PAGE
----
It was a MILK war

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On January 26, 2011, a war began in Australia.

It was a MILK war.

One half of Australia’s supermarket duopoly cut the retail price of milk to $1 per litre. Shortly after, the other half of the duopoly followed suit.

It was a war in three ways:

1. The two halves of the duopoly were at war with each other, cutting prices dangerously low in an effort to steal business off of each other.

2. The duopoly was also at war with smaller retailers. The duopoly knew they were cutting their prices to a level so low the smaller retailers couldn’t compete.

3. The duopoly was at war with the farmers and primary producers of milk, who had no choice but to sell their milk to the supermarkets at an unprofitable price.

Content creators like you and me are the primary producers of the internet, just like farmers are the primary producers of milk.

Just like the supermarket duopoly underpaid farmers for their milk, we get underpaid by the duopoly of Google and Facebook for our content.

Just like the two halves of Australia’s supermarket duopoly were in a race to the bottom with milk prices, Google and Facebook are also in a race to the bottom with advertising prices.

Just like the supermarket duopoly cut prices to take business away from smaller retailers of milk, the internet duopoly cuts prices to take business away from smaller retailers of advertising.

In 2019, the milk price war ended, and the prices of milk in Australia went up.

This happened because there was a greater awareness among consumers that the low price they were paying was unfair on farmers and smaller retailers. Public sentiment began to turn against the duopoly.

In the coming years, the same thing will happen with the internet duopoly. Advertisers will begin to understand that the low prices they pay for advertising with Google and Facebook are only low because content creators get underpaid. They will also begin to understand the unfairness on smaller retailers of advertising.

But, this won’t happen on its own. It will only happen with the help of three kinds of people:

1. Educators, who will help advertisers to understand the unfairness of the business models of Google and Facebook, and help to put public pressure on them.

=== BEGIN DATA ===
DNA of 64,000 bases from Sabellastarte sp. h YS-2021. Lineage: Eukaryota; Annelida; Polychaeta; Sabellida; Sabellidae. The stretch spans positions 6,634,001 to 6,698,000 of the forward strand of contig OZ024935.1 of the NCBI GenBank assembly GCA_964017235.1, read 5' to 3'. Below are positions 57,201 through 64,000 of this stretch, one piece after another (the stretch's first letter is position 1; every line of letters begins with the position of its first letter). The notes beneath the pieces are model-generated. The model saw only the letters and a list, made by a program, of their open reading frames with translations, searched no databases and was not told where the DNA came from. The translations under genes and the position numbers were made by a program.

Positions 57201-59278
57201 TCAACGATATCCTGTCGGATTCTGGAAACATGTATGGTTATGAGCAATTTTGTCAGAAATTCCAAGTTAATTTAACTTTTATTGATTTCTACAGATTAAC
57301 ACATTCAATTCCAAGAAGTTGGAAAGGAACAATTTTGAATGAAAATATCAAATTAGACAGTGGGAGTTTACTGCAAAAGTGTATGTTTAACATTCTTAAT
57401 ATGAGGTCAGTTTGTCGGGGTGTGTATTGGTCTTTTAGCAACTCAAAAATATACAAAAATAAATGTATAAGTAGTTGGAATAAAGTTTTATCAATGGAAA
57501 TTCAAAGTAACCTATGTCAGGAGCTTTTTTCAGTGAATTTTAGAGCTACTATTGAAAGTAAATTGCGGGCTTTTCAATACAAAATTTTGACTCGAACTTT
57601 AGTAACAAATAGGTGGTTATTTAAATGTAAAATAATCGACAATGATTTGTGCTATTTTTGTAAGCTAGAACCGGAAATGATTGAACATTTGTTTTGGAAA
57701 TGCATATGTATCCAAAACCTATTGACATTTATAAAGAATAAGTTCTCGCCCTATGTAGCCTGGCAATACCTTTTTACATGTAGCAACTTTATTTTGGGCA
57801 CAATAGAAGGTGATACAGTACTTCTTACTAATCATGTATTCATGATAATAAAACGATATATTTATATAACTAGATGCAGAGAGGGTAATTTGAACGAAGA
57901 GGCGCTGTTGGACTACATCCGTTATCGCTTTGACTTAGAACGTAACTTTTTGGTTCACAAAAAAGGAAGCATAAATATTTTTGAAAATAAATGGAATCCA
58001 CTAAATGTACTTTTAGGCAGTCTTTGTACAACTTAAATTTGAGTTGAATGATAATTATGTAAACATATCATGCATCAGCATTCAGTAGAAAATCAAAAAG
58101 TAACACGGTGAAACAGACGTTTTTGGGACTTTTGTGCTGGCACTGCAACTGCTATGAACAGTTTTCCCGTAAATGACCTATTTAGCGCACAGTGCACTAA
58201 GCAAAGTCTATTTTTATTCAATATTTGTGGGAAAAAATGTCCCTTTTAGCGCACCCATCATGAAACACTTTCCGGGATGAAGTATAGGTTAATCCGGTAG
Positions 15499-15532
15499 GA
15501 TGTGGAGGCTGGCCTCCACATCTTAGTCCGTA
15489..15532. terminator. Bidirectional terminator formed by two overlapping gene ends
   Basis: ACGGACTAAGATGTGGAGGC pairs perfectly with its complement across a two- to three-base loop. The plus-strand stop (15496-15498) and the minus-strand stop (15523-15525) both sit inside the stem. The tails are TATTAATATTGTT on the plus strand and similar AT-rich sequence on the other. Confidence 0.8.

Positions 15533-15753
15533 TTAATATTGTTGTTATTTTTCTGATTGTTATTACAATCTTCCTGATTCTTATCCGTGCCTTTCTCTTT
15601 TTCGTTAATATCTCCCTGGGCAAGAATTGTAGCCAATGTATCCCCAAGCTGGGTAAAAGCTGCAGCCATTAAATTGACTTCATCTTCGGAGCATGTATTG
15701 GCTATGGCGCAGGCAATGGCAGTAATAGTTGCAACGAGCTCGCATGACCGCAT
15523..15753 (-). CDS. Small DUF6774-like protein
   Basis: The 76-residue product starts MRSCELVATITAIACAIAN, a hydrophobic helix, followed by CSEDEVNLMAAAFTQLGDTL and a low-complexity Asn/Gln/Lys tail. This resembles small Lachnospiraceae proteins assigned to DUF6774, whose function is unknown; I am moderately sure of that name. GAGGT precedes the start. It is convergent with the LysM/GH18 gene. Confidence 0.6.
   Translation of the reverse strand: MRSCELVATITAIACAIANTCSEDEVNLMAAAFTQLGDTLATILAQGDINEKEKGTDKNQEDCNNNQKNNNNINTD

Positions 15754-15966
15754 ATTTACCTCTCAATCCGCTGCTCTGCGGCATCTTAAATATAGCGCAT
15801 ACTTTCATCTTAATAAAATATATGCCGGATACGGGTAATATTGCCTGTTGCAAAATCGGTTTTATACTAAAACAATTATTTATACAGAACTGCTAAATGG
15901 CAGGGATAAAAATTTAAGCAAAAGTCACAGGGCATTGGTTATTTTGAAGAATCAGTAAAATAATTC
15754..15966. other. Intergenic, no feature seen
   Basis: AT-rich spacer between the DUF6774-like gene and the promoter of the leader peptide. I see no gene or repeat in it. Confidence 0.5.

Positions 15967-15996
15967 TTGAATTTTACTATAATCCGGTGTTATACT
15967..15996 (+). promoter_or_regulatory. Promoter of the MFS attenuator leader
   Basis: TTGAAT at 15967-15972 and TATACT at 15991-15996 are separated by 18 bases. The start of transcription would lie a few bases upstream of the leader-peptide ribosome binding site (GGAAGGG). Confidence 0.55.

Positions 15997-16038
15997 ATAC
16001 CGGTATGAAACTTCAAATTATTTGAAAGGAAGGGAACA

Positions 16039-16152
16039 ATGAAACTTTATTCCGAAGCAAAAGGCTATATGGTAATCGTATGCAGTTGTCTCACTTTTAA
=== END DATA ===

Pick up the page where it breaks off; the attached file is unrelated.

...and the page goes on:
2. Regulators, who will take the opportunity of this public pressure to force the duopoly into fairer structures through policy.

3. Builders, who will set up new social media platforms and offer advertisers alternatives to the duopoly. Ones that do compensate content creators and keep a fair supply chain.

If you’re a content creator, the builders are the people you want to get connected with.

My job is to help builders through the process of setting up alternative social media platforms. Through my 10-step training system, The Online Economy, I can help you get connected with these people and their platforms.

Although educators and regulators are important, The Online Economy is not a place for them. It’s not a community in which we protest anti-competitive social media, and it’s not a community in which we discuss how to regulate and reform those companies.

Instead, it’s your ticket to a whole different paradigm for social media. One in which artists and creators already get paid appropriately. One that is already being built by clients of mine, as well as many more builders I don’t personally work with.

Whether I work with the builders or not, they are all looking for content creators like YOU.

The 10-steps of training inside The Online Economy will introduce you to the builders who you can partner with today.

If you’re not yet a member of The Online Economy, go to:

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